When it comes to the tools we have available in the Weather Lab, there is always something that we look forward to having some day. One certainty is the roll out of the Dual-Pole Doppler Radar which is scheduled to take place in the spring of 2012 by the local National Weather Service Offices. This upgraded radar system will provide not only horizontal, but also vertical scans of the atmosphere. In turn, we will be better able to decipher sleet from snow or freezing rain, the size of hail falling from a severe thunderstorm, and to more accurately pinpoint where a tornado may be forming or on the ground. The only question we have at the moment on this technology is how to display it in an easy to understand matter. Yes, the old KISS method certainly applies here. Of course, one means of technology that does work in our favor is that computers will continue to be faster, have more memory and graphics abilities, and in time be even smaller than what we are used to at the moment. To get that cutting edge technology at first however is still going to be pricey.
Other items on the weather wish list is to be able to get more surface & upper air observations that can be incorporated into our computer weather models. This is slowly getting better, but we certainly can make them even higher in resolution and hopefully fine tune them to help us make more accurate forecasts. More so, better means of forecasting how the intensity of hurricanes will change as they evolve. Right now, we are at a distinct disadvantage when the National Hurricane Center provides their forecasts. They are improving on the forecast track, but not so much on if a hurricane remains a category 2 or deepens to a category 5. More so, there aren't nearly as many tools available that we as forecasters can take advantage of to fine tune these predictions. The same can be said with narrowing down where tornadoes or supercell thunderstorms may hit and what their intensity could be more than a few minutes to an hour ahead of time.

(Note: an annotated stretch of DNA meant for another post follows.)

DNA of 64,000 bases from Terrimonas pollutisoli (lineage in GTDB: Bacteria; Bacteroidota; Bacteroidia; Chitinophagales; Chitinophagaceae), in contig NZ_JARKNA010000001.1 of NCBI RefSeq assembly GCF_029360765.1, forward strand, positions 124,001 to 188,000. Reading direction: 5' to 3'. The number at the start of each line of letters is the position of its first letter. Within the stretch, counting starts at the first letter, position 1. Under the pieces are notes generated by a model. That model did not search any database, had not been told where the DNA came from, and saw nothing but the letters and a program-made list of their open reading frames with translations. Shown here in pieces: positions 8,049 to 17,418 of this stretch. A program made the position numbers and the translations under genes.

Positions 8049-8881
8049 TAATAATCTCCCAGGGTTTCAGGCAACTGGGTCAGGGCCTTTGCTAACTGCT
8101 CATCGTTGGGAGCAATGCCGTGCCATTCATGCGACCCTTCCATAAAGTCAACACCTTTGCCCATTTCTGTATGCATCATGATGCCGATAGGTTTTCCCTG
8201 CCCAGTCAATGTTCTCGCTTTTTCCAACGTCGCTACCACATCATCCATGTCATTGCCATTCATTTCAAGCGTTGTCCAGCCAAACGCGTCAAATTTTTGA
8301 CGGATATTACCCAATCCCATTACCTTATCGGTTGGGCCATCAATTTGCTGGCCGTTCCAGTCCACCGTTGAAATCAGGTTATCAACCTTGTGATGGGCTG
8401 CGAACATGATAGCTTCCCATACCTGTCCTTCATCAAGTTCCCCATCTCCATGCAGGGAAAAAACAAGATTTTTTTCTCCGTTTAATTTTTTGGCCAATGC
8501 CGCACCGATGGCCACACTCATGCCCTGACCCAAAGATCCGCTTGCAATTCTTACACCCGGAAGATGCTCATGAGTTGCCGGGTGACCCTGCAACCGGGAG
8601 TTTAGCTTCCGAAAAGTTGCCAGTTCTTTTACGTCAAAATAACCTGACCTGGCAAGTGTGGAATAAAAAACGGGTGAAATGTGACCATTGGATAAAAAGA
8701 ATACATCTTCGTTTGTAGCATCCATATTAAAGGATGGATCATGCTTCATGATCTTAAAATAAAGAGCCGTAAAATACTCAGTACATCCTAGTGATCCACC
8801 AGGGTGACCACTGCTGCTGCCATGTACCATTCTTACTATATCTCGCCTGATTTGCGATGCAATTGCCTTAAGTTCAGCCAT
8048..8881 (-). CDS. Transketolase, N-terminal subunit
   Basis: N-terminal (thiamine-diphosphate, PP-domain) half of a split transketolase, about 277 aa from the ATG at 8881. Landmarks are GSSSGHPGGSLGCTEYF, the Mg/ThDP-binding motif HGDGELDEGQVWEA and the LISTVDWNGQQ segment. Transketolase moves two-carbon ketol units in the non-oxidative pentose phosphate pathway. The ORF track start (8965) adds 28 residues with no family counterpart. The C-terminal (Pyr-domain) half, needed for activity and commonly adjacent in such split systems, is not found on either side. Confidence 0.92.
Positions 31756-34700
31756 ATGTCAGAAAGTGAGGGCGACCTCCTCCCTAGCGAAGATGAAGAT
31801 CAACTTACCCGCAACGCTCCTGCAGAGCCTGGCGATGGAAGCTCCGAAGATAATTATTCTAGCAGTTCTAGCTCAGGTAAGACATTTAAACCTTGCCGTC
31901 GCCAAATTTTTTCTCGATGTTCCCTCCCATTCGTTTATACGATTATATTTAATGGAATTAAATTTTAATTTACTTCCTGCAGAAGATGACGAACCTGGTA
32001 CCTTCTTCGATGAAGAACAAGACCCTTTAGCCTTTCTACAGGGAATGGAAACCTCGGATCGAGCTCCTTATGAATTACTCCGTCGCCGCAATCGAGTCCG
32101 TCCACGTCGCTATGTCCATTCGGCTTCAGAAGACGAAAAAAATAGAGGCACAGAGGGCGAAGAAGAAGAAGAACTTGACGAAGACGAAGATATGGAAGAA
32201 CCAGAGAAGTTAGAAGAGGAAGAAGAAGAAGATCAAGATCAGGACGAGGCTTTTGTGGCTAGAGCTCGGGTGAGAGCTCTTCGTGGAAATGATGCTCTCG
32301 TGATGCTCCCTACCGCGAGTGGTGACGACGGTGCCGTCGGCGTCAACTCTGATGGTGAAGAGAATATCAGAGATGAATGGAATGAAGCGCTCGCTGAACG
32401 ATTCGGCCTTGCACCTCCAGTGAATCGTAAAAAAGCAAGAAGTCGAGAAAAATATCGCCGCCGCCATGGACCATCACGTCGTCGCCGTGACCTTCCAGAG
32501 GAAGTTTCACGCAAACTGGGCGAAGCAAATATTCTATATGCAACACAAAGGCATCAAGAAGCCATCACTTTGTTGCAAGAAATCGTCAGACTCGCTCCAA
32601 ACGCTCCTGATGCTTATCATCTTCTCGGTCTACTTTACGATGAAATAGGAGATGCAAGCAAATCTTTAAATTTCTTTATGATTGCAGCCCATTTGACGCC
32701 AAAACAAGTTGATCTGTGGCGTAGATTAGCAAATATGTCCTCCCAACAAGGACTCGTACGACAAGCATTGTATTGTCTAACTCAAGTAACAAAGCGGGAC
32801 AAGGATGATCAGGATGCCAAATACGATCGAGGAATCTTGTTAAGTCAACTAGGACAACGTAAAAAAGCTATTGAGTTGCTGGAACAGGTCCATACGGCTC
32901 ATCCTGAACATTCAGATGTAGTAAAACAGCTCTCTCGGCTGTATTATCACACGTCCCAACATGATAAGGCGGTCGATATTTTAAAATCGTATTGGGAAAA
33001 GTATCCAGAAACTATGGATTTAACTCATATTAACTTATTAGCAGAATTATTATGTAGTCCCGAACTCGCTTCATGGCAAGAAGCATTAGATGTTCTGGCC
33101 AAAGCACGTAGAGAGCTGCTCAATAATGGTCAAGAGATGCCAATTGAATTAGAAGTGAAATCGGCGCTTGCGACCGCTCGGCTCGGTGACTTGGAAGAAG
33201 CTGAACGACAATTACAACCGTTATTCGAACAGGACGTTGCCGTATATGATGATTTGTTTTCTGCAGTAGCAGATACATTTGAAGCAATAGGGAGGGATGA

I can go on and on, but the fact of the matter is, advancing technology will be our friend when it comes to understanding the weather. If we can prevent weather tragedies, determine where prolonged droughts or flooding rains could occur before they happen or even gage where wild fires could form before they start, it would be great. As the old saying goes, only time will tell what will come next.
To comment, the following rules must be followed:
Comments may be monitored for inappropriate content, but the station is under no legal obligation to do so.
If you believe a comment violates the above rules, please use the Flagging Tool to alert a Moderator.
Flagging does not guarantee removal.
Multiple violations may result in account suspension.
Decisions to suspend or unsuspend accounts are made by Station Moderators.
Questions may be sent to email@example.com.
Please provide detailed information.
All comments must adhere to the WSAW.com discussion rules.